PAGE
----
This three-part series starts from a basic insight: through advances in digital manufacturing, raw materials are fast becoming intelligent assets. Thought of another way, material flows are becoming information flows. Here we will explore the implications for the circular economy: In this first article we investigate the technological advances that are encoding intelligence into materials. In part two we will look at the impact on material supply chains and business ecosystems that result, and in part three we will explore the business models that stand to benefit from emerging trends.

The recent Intelligent Assets report1Ellen MacArthur Foundation, 2016. Intelligent Assets: Unlocking the Circular Economy Potential, launched by the Ellen MacArthur Foundation in January 2016, framed important questions on the rise of Internet of Things (IoT) and its intersection with the circular economy. New networked devices are unlocking information on the location, condition, and availability of assets. Tracking and tracing devices, product passports, and sensor networks all generate data that can be used to create more efficient and effective resource flows. However, most of these technologies assume that physical material itself, for example plastic pellets, is fundamentally ‘dumb’ and therefore has to be managed with external systems that record information such as composition, quantity, and supply chain history.

An emerging host of scientific and manufacturing techniques are challenging this assumption by unlocking material intelligence through an intricate dance involving material, structure, and form. New techniques allow us to digitally program the rules of molecular assembly of materials and the properties they exhibit at larger scales. This is changing the fundamental relationship between materials and information content in the objects we make, and it has large implications for the circular economy.

digital materials
Photo credit: sierra2u via Visual hunt / CC BY-NC

The key to making sense of these new manipulations of the physical world is to recognise that we are using digital information to control the physical world at new levels of scale and precision. As an information science, materials become subject to a new set of computational techniques, where materials are treated as a set of micro-scale building blocks that can be digitally manipulated2Hiller, J., & Lipson, H. (2009) Design and analysis of digital materials for physical 3D voxel printing. Rapid Prototyping Journal, 15(2), 137–149. Examples from the biological world make this easier to visualise. DNA is assembled from a set of repeatable building blocks, as are proteins.  These building blocks are physical units of information that help program life’s many forms.  One can also see this idea in the way the structure of a butterfly wing reflects particular wavelengths of light to create colour, or the shape a protein folds into in order to perform a specific function in the body. The key insight here is that material form – its shape and pattern and hierarchical structure – is embodied information. In a way, it is a physical program that helps direct the organism’s function.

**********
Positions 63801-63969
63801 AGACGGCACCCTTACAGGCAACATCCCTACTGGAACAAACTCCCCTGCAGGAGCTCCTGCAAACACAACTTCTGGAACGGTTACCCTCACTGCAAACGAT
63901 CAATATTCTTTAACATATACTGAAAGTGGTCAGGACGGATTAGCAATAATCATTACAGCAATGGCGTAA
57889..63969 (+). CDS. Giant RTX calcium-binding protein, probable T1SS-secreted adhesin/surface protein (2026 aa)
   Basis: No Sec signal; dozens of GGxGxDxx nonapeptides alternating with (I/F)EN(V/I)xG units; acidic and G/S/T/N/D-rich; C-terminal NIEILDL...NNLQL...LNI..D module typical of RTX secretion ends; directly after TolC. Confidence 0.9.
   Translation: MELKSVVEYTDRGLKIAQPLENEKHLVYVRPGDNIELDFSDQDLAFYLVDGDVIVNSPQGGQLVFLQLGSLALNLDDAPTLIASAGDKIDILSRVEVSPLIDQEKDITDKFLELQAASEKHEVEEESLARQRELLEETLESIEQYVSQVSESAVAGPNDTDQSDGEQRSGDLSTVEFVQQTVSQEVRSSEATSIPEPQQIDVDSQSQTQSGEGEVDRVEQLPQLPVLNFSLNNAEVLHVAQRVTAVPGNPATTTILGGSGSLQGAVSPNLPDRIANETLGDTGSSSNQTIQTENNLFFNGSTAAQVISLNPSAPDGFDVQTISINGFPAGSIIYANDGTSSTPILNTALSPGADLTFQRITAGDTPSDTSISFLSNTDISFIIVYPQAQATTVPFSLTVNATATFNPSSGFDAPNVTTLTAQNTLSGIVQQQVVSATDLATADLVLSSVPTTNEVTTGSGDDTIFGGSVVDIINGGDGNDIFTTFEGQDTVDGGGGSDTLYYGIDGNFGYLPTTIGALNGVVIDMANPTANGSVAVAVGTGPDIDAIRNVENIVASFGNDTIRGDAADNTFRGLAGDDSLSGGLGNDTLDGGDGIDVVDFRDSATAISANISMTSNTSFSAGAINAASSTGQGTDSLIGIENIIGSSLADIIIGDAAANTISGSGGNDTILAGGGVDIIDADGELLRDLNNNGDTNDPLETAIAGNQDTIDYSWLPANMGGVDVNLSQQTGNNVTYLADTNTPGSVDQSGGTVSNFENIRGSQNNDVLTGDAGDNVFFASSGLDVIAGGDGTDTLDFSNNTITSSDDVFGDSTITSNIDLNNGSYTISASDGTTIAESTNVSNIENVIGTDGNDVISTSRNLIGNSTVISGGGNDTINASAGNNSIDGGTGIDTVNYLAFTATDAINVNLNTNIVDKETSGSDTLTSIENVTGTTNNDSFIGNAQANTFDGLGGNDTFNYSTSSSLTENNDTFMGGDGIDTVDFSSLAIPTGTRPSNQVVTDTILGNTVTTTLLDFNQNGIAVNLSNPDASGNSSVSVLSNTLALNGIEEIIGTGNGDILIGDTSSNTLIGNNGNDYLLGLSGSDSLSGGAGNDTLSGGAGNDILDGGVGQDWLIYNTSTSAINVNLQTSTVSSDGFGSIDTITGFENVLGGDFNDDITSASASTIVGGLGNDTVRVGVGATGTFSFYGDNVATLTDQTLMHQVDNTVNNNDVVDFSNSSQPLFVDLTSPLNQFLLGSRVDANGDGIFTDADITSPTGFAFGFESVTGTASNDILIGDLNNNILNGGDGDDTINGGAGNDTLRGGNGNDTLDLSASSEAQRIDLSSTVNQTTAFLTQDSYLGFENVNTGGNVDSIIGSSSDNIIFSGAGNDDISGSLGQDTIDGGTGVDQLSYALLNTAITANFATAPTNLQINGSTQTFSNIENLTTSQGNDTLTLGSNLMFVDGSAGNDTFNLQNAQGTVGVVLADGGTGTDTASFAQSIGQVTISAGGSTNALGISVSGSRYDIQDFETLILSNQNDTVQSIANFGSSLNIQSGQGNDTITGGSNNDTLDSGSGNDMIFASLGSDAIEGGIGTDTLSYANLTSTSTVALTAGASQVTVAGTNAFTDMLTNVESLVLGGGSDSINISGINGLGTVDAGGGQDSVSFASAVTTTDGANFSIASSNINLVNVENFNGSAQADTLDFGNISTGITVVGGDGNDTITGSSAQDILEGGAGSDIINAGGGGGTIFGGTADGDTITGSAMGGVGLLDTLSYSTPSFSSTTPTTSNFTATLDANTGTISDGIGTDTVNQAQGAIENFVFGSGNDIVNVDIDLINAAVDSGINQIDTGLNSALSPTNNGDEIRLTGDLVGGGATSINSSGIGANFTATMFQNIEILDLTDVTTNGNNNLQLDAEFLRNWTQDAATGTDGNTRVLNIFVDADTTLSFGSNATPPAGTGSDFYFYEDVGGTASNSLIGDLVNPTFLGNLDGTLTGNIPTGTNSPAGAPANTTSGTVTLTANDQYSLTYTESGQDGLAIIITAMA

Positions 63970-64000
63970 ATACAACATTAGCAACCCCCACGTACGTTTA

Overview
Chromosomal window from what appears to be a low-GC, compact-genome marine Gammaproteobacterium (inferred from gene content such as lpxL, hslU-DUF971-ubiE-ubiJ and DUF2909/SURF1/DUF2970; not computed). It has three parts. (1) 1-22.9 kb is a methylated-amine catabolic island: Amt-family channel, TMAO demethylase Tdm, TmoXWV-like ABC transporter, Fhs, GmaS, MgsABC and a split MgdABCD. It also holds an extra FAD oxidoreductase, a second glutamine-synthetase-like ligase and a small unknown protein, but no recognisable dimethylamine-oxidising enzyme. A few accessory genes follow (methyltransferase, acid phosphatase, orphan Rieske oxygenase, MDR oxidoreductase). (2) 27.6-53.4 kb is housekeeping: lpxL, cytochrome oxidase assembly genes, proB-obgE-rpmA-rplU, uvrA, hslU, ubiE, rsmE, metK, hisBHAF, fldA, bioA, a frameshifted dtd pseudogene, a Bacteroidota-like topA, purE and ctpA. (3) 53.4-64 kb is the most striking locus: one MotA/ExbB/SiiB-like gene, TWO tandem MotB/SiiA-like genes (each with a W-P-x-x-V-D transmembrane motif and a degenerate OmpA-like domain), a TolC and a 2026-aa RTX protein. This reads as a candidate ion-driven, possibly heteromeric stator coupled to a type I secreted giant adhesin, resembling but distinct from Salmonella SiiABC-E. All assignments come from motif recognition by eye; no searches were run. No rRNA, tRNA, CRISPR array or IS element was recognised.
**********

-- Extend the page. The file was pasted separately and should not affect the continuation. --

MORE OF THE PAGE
digital materials
Photo credit: mknowles via VisualHunt.com / CC BY

To see this in action, we can explore cutting edge examples of encoding information in materials, starting from the molecular scale, and working our way up to the scale our naked eye can see. At the very small scale, researchers are using this principle of building form to function by creating materials that self-assemble based on shape. Mimicking the specific ways proteins are designed to fold, scientists are programming matter to behave like Lego blocks, where the rules of assembly are encoded into the structure of the blocks themselves3Cheung, K. C., & Gershenfeld, N. (2013). Reversibly Assembled Cellular Composite Materials. Science, 341(6151), 1219–1221. To understand the importance of this, we can use an example of a child building a Lego house. Even if he or she finds it difficult to place the bricks perfectly on top of one another, it doesn’t affect the overall integrity of the building because the design of the bricks limits how they stack on top of one another. Put another way, the Lego brick is designed to detect and correct the errors of the child4 Solon, O. (2013, March 13). Digital fabrication is so much more than 3D printing. Wired.Co.Uk. Retrieved August 20, 2014, from http://www.wired.co.uk/news/archive/2013-03/13/digital-fabrication. Molecules can be pre-programmed to assemble into materials using the same logic. This is what Neil Gershenfeld describes as the digitisation of materials. Gershenfeld compares digital materials to digital computing, where converting a message to a string of 1s and 0s allows the computer to detect and correct errors in a signal or process5Gershenfeld, N. (2012) How to Make Almost Anything: The Digital Fabrication Revolution. Foreign Policy, November/December. In the future, manufacturing machines may be able to do the same, treating raw materials like strings of digital data.